It has been nearly twenty years since I was a barista. At the original Dunn Brothers near the Macalester campus in St. Paul. I lived in an apartment a few blocks away on Grand Avenue.
It was 2002 and I was in college at the University of Minnesota working on my master’s in secondary English education. Go Gophers.
I’d often work a closing shift on a Friday or Saturday night. Dunn Brothers stayed open late. And there was live music. And hipsters as far as the eye could see. I’d prepare myself my first Iced Sam at the beginning of my shift. My second a few hours later. And then maybe a third.
What, pray tell, is an Iced Sam? So glad you asked. Fill up half a large glass with cold-brewed, iced coffee. Serious business. Fill the rest with skim milk. Add a dollop of whole milk. Throw in some caramel and vanilla. The stuff was like liquid cocaine. I’d throw back a couple of them during my shift and make my way home at 1:00am. I’d lay in bed and shake. My heart palpitating with caffeinated goodness.
This is embarrassing, but I used to push the Iced Sam on beautiful, unsuspecting Macalester girls who came to Dunn Brothers.
“Can I make you something special?” I’d ask with a caffeinated glint in my eye.
“Sure,” they’d blush at the attention from one of the most handsome, 22-year-old baristas in the Twin Cities. Or maybe they were fishing in their purse for mace. Impossible to know.
The drink was a real hit. Man, I’d kill for one right now.
That 22-year-old barista has been replaced with a 42-year-old college professor. A 42-year-old college professor who has gone nearly a month without so much of a whiff of a cup of coffee that contains caffeine.
Rage, rage against the dying of the light.
Sometimes I look longingly at Katie as she sips her coffee in the morning. Oh, to steal but a sip.
There’s a wonderful little coffee shop down the hallway from my office on campus. I was a frequent customer in the fall. Which might explain why my blood pressure was two million over one million. This coffee shop was always my first stop when I arrived at Lindquist. That’s the building where the College of Education is housed in beautiful Iowa City. This little coffee shop always brought me such joy.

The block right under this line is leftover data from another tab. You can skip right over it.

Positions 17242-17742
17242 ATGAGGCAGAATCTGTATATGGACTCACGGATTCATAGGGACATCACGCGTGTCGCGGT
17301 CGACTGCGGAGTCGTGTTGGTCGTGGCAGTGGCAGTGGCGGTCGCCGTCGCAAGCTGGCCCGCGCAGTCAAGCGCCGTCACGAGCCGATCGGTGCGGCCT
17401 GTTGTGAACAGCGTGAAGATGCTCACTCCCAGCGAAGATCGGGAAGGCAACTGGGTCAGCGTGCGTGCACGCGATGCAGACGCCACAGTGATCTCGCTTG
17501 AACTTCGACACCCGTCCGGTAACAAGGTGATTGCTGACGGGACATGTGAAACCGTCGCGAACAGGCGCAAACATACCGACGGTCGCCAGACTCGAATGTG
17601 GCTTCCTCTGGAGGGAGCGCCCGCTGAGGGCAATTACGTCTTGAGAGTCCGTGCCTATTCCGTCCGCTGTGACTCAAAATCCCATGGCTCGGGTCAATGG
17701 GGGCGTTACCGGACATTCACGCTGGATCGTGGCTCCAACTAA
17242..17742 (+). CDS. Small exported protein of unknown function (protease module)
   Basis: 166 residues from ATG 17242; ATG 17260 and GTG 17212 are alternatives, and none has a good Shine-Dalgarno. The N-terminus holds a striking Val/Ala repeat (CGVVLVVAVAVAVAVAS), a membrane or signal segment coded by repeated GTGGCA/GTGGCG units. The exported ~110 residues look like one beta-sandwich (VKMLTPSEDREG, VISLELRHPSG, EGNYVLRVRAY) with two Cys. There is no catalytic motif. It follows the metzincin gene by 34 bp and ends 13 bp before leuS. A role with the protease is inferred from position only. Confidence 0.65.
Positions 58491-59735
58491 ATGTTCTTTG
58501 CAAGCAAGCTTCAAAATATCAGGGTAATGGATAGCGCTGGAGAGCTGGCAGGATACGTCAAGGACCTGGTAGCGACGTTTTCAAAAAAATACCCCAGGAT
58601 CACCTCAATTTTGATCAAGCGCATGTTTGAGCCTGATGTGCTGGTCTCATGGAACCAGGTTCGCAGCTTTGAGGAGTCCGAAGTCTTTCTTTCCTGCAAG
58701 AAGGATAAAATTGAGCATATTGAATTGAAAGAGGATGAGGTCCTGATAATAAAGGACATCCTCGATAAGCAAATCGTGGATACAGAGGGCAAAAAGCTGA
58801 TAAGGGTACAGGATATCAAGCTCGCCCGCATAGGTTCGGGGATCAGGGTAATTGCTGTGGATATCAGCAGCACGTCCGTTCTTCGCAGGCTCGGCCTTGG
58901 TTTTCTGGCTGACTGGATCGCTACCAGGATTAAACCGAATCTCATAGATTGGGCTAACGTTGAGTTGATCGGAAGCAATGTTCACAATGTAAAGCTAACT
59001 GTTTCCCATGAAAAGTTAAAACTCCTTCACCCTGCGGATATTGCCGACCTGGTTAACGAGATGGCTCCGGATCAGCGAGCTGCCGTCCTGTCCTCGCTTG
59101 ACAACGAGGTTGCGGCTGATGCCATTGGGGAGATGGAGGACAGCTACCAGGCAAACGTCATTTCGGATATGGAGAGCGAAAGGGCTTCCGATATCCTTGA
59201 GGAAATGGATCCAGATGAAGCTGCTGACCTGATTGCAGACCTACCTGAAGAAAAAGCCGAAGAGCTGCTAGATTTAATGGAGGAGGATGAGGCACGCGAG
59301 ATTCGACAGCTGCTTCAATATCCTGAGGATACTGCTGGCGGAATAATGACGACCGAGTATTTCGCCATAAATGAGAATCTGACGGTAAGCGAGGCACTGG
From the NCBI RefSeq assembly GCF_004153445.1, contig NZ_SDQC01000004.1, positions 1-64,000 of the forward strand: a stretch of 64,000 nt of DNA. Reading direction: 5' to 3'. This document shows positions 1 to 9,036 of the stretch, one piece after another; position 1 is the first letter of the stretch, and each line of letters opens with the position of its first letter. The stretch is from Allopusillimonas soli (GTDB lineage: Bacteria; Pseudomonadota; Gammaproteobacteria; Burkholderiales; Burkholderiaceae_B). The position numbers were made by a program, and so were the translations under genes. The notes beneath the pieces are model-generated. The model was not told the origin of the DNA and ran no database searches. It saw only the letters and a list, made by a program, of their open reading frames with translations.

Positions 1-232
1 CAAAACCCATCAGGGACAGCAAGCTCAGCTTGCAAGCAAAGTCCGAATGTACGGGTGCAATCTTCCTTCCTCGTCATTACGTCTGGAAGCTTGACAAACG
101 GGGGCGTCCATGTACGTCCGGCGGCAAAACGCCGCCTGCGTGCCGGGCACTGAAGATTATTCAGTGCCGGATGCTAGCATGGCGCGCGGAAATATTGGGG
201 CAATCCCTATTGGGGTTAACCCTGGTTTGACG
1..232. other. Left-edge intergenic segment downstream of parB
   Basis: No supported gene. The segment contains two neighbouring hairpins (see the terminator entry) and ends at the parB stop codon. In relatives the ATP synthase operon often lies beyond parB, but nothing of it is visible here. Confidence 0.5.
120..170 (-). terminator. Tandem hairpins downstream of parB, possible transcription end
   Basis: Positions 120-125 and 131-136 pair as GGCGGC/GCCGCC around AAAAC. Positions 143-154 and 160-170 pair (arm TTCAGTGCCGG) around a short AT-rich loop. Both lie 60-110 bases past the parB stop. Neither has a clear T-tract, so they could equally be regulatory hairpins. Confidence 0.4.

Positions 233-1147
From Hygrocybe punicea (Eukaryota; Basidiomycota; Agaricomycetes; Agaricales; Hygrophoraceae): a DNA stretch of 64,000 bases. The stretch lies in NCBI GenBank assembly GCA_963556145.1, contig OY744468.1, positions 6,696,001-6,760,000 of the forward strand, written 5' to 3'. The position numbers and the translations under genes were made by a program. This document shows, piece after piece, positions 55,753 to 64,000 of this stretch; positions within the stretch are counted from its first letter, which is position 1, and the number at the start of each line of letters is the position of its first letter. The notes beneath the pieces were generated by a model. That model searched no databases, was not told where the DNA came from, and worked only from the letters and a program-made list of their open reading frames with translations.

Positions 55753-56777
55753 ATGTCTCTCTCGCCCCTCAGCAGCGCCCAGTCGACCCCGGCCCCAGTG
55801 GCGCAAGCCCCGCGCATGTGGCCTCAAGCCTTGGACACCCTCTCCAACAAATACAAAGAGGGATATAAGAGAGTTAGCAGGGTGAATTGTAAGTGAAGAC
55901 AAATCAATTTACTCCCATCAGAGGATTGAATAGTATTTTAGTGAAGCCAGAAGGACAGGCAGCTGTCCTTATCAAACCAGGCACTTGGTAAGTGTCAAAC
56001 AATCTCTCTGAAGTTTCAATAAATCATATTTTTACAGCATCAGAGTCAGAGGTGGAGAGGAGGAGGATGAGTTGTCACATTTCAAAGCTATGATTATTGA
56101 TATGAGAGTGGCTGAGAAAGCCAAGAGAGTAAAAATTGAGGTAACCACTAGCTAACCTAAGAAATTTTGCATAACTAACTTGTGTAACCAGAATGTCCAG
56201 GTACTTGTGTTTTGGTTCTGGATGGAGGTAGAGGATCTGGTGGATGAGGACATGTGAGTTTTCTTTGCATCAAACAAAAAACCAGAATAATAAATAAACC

Now I sheepishly approach the counter with a frown.
“One decaf latte,” I mumble. Imagine a pouting toddler.
“Cutting back?” One of the baristas asked me when I first ordered this disappointing beverage.
“Yeah,” I said. “What a depressing order.”
Now it’s become my routine to order a decaf latte when I arrive on campus.
“Still avoiding caffeine?” the baristas ask me.
“Yeah,” I murmur. “What’s the point of even living?”
I actually said that to one of the baristas the other day. She laughed politely and then walked away. Presumably to call the Wellness Center.
It’s been a month without caffeine. And before you correct me, I know that decaf coffee still has traces of caffeine. But nothing like the good stuff. Nothing like an Iced Sam.
I think back on 22-year-old Sam fondly. Sure, he was dumb as a box of rocks. And all sorts of naive. But his waifish body could handle enough caffeine to murder a herd of cattle. This big bright eyes and that boyish face? Things of memory now. Buried in the face of a short, middle-aged man who orders decaf lattes.
Richard Wright’s Black Boy is one of my favorite books to teach. I’ve used it in a million classes over the years. Maybe a billion. He has a beautiful line about adulthood at the end of his memoir. About getting old. About growing up. Here’s what he wrote:
The days of my past, of my youth, were receding from me like a rolling tide, leaving me alone upon high, dry ground, leaving me with a quieter and deeper consciousness.
Now that’s writing. I often come back to this line when I think about the ways I’d like to be as I move further into my adult years. My youth recedes. I’m left with a consciousness that is growing quieter and, hopefully, deeper. I’ve met many adults for whom this description doesn’t fit. I hope it will for me.
My mind is certainly quieter without a trillion milligrams of caffeine coursing through my veins. And my blood pressure numbers are a little better. Maybe it’s the 5 milligrams of Lisoproarnaigdsdgdgfddlks. I don’t think I spelled that right. Or maybe it’s the radical lifestyle changes I’ve made this past month.
Blood pressure aside, I’m aware that it is time to be healthier. Both in terms of what I ingest, as well as how I related to things that cause me stress and anxiety. I’m 42 now. Sorry, Iced Sam, it is time for me let you recede into the past with other relics of my frenetic and energetic youth. Bygone stories of another age.
So now I’ll write the stories of this age which, sadly, include decaf lattes.